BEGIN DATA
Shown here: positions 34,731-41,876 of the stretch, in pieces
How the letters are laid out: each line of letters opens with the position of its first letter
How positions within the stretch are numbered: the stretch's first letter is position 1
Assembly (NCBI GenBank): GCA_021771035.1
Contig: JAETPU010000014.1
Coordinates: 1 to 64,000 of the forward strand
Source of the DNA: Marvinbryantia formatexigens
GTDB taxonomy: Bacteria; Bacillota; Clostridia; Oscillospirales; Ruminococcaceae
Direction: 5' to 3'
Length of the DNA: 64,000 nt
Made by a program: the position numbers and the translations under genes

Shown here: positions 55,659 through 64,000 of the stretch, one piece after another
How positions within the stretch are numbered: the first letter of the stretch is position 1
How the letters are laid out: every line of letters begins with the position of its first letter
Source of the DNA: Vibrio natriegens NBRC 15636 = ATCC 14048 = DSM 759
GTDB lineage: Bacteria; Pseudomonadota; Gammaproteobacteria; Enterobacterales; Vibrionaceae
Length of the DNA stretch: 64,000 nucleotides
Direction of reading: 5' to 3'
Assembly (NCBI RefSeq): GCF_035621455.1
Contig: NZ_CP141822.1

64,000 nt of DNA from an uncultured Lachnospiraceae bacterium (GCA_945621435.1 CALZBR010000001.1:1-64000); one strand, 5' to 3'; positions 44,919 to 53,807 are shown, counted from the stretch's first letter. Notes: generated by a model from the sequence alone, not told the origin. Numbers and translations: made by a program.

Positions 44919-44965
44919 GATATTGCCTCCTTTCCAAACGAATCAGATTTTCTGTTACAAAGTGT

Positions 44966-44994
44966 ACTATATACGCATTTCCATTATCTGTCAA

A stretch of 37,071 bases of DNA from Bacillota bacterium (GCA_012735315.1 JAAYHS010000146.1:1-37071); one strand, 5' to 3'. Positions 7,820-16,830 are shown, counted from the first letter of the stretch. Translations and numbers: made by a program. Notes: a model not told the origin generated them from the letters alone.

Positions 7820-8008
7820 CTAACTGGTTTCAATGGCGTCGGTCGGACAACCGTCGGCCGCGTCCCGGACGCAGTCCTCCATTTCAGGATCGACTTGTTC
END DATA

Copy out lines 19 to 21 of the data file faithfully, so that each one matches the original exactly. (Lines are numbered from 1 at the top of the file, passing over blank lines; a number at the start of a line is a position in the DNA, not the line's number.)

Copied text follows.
Assembly (NCBI RefSeq): GCF_035621455.1
Contig: NZ_CP141822.1

64,000 nt of DNA from an uncultured Lachnospiraceae bacterium (GCA_945621435.1 CALZBR010000001.1:1-64000); one strand, 5' to 3'; positions 44,919 to 53,807 are shown, counted from the stretch's first letter. Notes: generated by a model from the sequence alone, not told the origin. Numbers and translations: made by a program.